2. Be sensitive to data privacy concerns that may inhibit app usage. Trust is the number barrier to growth of mobile content and commerce. 99% of users will not share their contact information. Less is more. Don’t ask for location, don’t ask how old the user is, don’t ask to access their contacts – greed for data gets in the way of transactions.
3. Reduce payment friction. This is all about your User Experience. David specifically talked about the keystroke level model – timing how long it will take customer to type data into your forms and working to reduce this number. And the gestalt laws of grouping (this is a more general design rule). Quite rightly, he pointed out that lots of apps still show alphanumeric keyboards for numeric data input – this is really frustrating and time consuming for your users. He also spoke of form length as important for reducing friction and gave the example of one change reduced to just 4 fields that resulted in 160% increase in conversions.
4. Balance functionality with speed and performance. There is a direct link between the performance of an app, number of downloads and its rankings in the app store. Tagman widget for calculating performance optimisation for your app. David recommends taking an MVP approach.
5. Build customer retention into your app. Integrate social features e.g. Sephora. Create a sense of community and use timely reminders, e.g. Map my run. Promote the benefits of your app, e.g. Swiftkey, tells you how much time you saved compare to normal keyboard. Personalise your customers experience.
David’s aim in describing the above, was in promoting his product, Jumio. Basically instead of typing in their details, your customer would use Jumio on their mobile to scan their credit card and all the fields on your form would be populated automatically (Fastfill). Apparently this aids validation and reduces fraud. Note, legally, the customer still needs to manually enter their CVC number. It’s claimed that the average increase in form completion rate is 18-33%, coupled with less data entry errors.
Watch the video:
Dave’s slides can be viewed below. He placed focus on the customer journey and how wide it actually is – you need to focus on all channels, both online and offline and how people interact with / switch between them. It’s also important to use the right language for each of your personas to appeal to them in the words they use.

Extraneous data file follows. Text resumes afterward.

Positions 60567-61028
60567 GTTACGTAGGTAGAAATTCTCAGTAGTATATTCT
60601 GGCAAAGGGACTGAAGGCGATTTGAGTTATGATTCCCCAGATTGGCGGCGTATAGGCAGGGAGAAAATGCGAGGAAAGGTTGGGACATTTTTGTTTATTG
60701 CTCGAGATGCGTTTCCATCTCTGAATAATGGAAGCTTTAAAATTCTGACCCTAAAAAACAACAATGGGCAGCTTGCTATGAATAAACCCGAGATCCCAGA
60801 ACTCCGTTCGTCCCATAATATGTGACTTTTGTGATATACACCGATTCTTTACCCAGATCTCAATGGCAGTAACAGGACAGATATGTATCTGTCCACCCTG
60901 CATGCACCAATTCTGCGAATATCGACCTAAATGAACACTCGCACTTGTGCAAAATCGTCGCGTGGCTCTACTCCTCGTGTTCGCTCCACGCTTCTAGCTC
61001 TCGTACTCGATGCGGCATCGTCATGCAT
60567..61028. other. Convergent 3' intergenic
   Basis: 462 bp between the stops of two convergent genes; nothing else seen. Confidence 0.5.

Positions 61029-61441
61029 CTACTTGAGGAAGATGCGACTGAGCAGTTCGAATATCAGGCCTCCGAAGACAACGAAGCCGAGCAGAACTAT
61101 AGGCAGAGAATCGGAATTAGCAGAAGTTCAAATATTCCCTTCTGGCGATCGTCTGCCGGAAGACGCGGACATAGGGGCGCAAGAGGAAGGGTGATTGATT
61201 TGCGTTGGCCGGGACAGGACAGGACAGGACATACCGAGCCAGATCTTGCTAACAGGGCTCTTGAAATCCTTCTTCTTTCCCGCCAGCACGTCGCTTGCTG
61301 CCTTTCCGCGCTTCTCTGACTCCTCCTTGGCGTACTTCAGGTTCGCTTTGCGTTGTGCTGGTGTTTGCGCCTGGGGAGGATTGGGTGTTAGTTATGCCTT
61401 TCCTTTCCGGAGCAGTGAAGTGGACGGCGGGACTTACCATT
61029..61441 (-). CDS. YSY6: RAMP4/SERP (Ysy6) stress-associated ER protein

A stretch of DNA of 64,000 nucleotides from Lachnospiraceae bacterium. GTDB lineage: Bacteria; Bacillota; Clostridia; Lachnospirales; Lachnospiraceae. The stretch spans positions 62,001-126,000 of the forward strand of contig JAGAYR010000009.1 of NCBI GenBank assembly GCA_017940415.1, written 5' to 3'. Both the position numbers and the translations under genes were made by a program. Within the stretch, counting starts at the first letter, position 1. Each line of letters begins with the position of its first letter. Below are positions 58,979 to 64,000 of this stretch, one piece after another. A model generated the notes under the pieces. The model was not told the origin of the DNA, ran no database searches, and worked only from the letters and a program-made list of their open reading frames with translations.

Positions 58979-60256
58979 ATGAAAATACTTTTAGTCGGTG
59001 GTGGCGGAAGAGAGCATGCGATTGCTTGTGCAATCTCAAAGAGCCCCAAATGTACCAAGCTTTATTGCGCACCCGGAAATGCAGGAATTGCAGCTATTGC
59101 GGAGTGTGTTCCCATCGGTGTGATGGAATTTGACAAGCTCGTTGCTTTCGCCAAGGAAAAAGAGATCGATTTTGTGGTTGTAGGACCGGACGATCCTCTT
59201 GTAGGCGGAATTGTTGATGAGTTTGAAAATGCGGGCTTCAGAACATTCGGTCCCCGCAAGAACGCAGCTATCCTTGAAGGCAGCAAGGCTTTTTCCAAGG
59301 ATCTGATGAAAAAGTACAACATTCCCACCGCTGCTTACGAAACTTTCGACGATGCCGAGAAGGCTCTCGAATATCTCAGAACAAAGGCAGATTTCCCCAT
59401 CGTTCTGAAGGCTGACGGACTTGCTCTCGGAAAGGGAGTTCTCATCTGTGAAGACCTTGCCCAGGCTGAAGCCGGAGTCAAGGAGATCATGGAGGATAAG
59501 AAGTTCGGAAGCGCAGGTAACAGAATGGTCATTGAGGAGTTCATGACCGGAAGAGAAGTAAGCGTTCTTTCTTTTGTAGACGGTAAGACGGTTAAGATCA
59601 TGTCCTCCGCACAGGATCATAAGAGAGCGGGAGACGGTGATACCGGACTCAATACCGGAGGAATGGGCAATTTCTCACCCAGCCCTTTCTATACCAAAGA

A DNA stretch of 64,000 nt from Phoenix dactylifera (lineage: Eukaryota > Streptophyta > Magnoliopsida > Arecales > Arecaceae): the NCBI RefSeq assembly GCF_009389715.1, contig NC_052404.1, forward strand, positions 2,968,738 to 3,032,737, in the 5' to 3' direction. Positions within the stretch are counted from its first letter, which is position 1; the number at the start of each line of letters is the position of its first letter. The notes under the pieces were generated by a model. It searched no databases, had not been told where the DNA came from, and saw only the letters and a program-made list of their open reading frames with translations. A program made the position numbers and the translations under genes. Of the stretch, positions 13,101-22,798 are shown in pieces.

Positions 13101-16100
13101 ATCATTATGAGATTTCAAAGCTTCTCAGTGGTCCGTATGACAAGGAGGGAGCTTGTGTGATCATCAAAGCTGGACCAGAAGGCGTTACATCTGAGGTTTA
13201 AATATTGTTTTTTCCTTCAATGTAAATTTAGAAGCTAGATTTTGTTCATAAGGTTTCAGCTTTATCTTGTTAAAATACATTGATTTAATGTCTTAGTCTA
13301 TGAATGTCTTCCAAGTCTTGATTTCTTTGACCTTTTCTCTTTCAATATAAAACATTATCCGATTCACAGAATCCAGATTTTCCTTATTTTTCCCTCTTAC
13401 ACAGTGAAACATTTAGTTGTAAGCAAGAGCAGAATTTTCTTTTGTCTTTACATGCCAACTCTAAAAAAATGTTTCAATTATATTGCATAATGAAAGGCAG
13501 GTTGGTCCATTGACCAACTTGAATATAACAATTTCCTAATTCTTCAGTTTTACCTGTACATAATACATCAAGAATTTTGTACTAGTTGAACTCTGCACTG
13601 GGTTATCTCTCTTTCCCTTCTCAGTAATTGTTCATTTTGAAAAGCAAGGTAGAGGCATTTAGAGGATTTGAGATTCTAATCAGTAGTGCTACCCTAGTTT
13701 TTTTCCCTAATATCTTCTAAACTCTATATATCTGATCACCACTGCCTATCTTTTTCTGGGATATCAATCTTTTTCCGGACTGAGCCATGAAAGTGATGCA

It was fairly disappointing to see that only 33% of respondents in the survey make use of usability studies but I’d be willing to bet that these 33% are the more successful companies. Clearly, there are a lot of companies that need to make greater use of user research methods as opposed to just analysing numbers.
David’s presentation was from a more technical viewpoint, being from a developer background originally. I loved his approach to writing software requirements which is called YAGNI (You ain’t gonna need it). We often experience feature / scope creep in our UX world and we’re always battling against it, so YAGNI is definitely an acronym I’m going to be using! Quite rightly, David also advised that companies shouldn’t write a long list of software requirements at the RFP phase as this should be open at this stage to allow the company you work with to come up with the best solution, otherwise you’re already limiting them and telling them the solution.
I also liked the example that in Korea, customers can now scan QR codes to purchase things in the store. Soon, you’ll also be able to have your items delivered so that they’re waiting for you when you get back home (very cool).
David spoke briefly about an open source platform they’ve created called ‘Oscar‘. It’s totally free, designer friendly (apparently), and mobile by default. It’s built in Django and quick for prototyping which David said can be done in just a few days.